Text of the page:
- Age groups most involved in fatal crashes
- Collision partners
- Contributory factors
- Crash characteristics: where and how?
- Crossing facilities
- General trends in number of fatalities
- Road types
- Share of pedestrian and cyclist fatalities
Which crashes and injuries are traffic-related and how well are they reported in police crash statistics
Definition of a traffic-related crash
Not all crashes involving pedestrians and/or cyclists are considered to be traffic-related. According to the UNECE definition, road traffic accidents are those accidents:
a) Which occurred or originated on a way or street open to public traffic
b) Which resulted in one or more persons being killed or injured and
c) In which at least one moving vehicle was involved.
These accidents therefore include collisions between vehicles, between vehicles and pedestrians, and between vehicles and animals or fixed obstacles. Single vehicle accidents, in which one vehicle alone (and no other road user) was involved, are included. Multi-vehicle collisions are counted as only one accident provided that the successive collisions happen at very short intervals. United Nations Economic Commission for Europe, 2005
As a result, an accident in which a pedestrian fell as a result of loose paving stones is not regarded as a traffic accident. The same applies for an accident in which a pedestrian fell while boarding or alighting from a bus.
Certain types of crashes are underreported
Pedestrian and cyclist crashes are heavily and disproportionally underreported in the police crash statistics compared to what hospital records and other studies show . Data from Great Britain and the Netherlands clearly show that the amount of under-representation becomes larger as the victim's transport mode changes from passenger car to cyclist (Table 2.) The table below also shows that the level of under-representation increases as injury severity decreases. For all severities, casualties among cyclists are far less reported in comparison with casualties among other road users. Cycle accidents in which no other vehicle was involved are heavily under-reported. Examples of such accidents are accidents in which the cyclist fell, slipped, or collided with an obstacle.
| ||Great Britain||The Netherlands|
Table 2 Percentages of casualties reported. Source: OECD, 1998, SWOV-AVV
Risk and measurement of exposure
Comparing the number of crashes among cyclists and pedestrians with those among car drivers and/or passengers, introduces a number of problems. First of all, as car trips are dominant, and the trip length of car drivers is much longer than that of non-motorised road users such as pedestrians or cyclists, it is logical that the largest percentage of all crashes is that of car drivers and/or passengers. Therefore, the amount of exposure should be included in the comparison of crash numbers. Usually exposure is measured by the number of trips or the number of kilometres travelled. Another, maybe more representative exposure measure would be hours spent in traffic. A calculation performed in the United Kingdom, using data from 1988, shows how differences in casualty rates vary with the unit of exposure chosen:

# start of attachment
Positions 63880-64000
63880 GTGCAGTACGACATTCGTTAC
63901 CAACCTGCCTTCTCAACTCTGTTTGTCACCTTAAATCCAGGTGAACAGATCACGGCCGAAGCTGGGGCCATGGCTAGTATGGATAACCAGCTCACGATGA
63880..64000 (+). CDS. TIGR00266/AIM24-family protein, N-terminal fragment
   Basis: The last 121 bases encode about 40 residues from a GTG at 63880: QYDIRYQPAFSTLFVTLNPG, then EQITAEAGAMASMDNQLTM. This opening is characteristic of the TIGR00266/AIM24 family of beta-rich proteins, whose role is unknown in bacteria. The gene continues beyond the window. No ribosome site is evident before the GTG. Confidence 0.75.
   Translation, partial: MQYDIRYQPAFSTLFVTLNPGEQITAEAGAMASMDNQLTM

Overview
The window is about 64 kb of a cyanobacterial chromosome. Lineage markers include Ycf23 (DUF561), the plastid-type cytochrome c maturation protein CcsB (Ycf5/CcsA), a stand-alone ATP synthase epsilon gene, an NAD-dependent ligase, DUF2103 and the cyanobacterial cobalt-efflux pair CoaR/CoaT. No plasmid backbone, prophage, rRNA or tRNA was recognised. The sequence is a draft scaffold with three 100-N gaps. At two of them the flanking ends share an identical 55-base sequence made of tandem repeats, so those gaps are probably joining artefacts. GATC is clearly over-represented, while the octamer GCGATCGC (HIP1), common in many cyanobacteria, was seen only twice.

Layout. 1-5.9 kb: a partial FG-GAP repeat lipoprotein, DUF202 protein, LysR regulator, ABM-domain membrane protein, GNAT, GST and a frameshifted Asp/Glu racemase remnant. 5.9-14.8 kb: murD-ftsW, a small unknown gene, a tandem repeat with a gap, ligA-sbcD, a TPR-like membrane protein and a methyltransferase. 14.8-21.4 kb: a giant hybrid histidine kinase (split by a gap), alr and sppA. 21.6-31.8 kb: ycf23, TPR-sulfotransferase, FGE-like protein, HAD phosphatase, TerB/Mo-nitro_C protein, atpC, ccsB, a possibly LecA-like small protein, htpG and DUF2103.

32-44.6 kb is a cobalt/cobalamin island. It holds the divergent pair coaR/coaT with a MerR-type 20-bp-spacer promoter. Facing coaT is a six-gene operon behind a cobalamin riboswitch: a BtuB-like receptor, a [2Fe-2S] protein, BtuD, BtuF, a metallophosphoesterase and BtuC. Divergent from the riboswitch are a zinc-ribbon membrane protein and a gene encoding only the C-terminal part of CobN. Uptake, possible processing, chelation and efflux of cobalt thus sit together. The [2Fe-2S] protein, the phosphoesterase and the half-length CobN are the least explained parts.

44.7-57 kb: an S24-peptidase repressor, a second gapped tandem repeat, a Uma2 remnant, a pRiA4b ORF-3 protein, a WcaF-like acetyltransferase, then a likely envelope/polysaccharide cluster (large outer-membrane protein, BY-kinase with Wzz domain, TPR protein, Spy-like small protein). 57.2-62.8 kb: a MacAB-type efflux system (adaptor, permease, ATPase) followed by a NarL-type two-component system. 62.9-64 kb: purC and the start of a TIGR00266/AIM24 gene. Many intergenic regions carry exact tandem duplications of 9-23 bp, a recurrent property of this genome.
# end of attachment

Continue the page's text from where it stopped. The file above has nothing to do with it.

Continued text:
| ||Fatalities||Fatality rate per 100 million.|
Table 3 Number of casualties per units travelled by different types of road users in 1988. Source: PROMISING 
This table shows that, based on the fatality rate in terms of distance (km), walking is about 16 times more dangerous than car travel. However, in terms of time spent travelling, the risks are more similar, with walking being two times more dangerous than being in a car. In terms of number of trips, the risk of walking and driving a car is about the same 
A second problem that is introduced when comparing crashes among cyclists and pedestrians with those among car drivers and/or passengers relates to the roads they use. More than one third of all car kilometres are driven on highways that have been made very safe. If only those roads are considered which are also used by cyclists and pedestrians, the crash rate for car driving will be higher .
Thirdly, less easily quantifiable measures such as the level of congestion of the roads or behavioural factors such as whether children are accompanied on their journeys also affect exposure to risk. The same applies for cycling experience. The more experienced a cyclist is, the lower his fatality rate is, and vice versa. Not only individual kilometrage matters. Crash rates are also related to the total of amount of cycling in a country. In countries where people cycle a lot, cyclists in general have a lower fatality rate. A similar inverse relationship exists for the number of pedestrians or cyclists crossing at intersections. Summersgill et al. have shown that for pedestrians crossing at intersections, increasing pedestrian flows result in lower crash rates per crossing pedestrian.
Keeping in mind the limitations that are attached to the use of crash and fatality rates, the figure below gives an indication of the fatality rates for different age groups while walking, cycling, riding a motorcycle, and driving a passenger car:
Figure 1 Fatalities per billion kilometres travelled in the Netherlands; 2001-2005. Source: Dutch Ministry of Transport/Statistics Netherlands